This brings us to the point of applying the Establishment Clause to the facts in this case. Surely nothing we can say at this time or place concerning the scope and effect of the Establishment Clause can serve to add to what has already been so prolifically said elsewhere. From Everson v. Board of Education, supra, to Lemon v. Kurtzman, 403 U.S. 602, 91 S.Ct. 2105, 29 L.Ed.2d 745 (1971), the Supreme Court has treated the Establishment and Free Exercise Clauses under various factual situations with perplexing diversity of views.(1) But throughout all these scholarly and authoritative writings runs a strain of consistency--one clear and distinct tenet of which we can be sure--the Constitution mandates complete government neutrality in religious matters. See, e.g., Everson v. Board of Education, supra; and Abington School Dist. v. Schemp, 374 U.S. 203, 83 S.Ct. 1560, 10 L.Ed.2d 844 (1963).
The government may not "... pass laws which aid one religion, aid all religions, or prefer one religion over another ...." Everson v. Board of Education, supra, 330 U.S. at 15, 67 S.Ct. at 511. Nor can one cent of taxpayers' money be devoted to religious purposes. E.g., Douglas, J., concurrence, Lemon v. Kurtzman, supra, 403 U.S. at 640, 91 S.Ct. 2105, and Everson v. Board of Education, supra, 330 U.S. at 16, 67 S.Ct. 504.
In Lemon v. Kurtzman, supra, Chief Justice Burger reviewed and summarized the case history of the Establishment Clause. Said he, "[o]ur prior holdings do not call for total separation between church and state; total separation is not possible in an absolute sense. Some relationship between government and religious organizations is inevitable. ... Judicial caveats against entanglement must recognize that the line of separation, far from being a 'wall,' is a blurred, indistinct, and variable barrier depending on all the circumstances of a particular relationship." 403 U.S., at 614, 91 S.Ct., at 2112. Writing in the same case, Mr. Justice Brennan delineated pertinent standards in these words, "[w]hat the framers meant to foreclose, and what our decisions under the Establishment Clause have forbidden, are those involvements of religious with secular institutions which (a) serve the essentially religious activities of religious institutions; (b) employ the organs of government for essentially religious purposes; or (c) use essentially religious means to serve governmental ends, where secular means would suffice." 403 U.S., at 643, 91 S.Ct., at 2126, quoting Abington School Dist. v. Schemp, supra, 374 U.S. at 294-295, 83 S.Ct. 1560 (concurring opinion), and Walz v. Tax Commission, 397 U.S. 664, 680-681, 90 S.Ct. 1409, 25 L.Ed.2d 697 (1970) (concurring opinion). From all that has been said, "[t]he test may be stated as follows: what are the purpose and the primary effect of the enactment? If either is the advancement or inhibition of religion then the enactment exceeds the scope of legislative power as circumscribed by the Constitution." E.g., Abington School Dist. v. Schemp, supra, 374 U.S. at 222, 83 S.Ct. at 1571.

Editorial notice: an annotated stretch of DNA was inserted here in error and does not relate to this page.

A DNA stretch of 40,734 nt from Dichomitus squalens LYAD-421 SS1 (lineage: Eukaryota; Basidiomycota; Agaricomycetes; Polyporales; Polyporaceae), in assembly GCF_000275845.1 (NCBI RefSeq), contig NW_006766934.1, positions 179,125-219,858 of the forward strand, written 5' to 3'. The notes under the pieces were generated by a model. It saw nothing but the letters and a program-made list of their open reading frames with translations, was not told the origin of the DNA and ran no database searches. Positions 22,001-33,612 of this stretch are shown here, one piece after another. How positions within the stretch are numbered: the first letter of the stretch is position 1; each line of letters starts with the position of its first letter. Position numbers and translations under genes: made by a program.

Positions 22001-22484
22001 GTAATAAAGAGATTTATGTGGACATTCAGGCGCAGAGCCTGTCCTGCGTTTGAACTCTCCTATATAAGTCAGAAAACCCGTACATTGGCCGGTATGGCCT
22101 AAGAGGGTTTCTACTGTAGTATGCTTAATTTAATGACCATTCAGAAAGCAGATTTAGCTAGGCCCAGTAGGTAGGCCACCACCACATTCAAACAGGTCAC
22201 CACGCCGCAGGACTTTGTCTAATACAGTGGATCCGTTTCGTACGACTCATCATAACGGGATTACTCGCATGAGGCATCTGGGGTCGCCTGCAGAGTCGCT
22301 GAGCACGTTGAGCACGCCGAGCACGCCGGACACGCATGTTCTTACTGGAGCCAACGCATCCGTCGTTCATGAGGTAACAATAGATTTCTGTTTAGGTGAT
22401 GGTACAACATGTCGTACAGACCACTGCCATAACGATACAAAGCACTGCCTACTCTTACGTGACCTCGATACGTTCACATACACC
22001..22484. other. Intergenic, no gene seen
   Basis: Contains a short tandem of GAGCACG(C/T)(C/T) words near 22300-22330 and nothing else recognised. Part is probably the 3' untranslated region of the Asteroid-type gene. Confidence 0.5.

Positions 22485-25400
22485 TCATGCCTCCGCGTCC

In applying this test, we must strike a balance between that which is primarily religious and that which is primarily secular, albeit embodying some religious impact. A tempered approach obviates the absurdity of striking down insubstantial and widely accepted references to the deity in circumstances such as courtroom ceremony, oaths of public office, and on national currency and coin. E.g., Allen v. Hickel, supra, 424 F.2d at 949. Overzealous rigidity may diminish or ultimately destroy the bulwark we have erected against governmental interference in matters of religion. Walz v. Tax Commission, supra 397 U.S. at 669, 90 S.Ct. 1409. We know that "[t]he Government may depict objects with a spiritual content, but it may not promote or give its stamp of approval to such spiritual content." Allen v. Hickel, supra 424 F.2d at 948.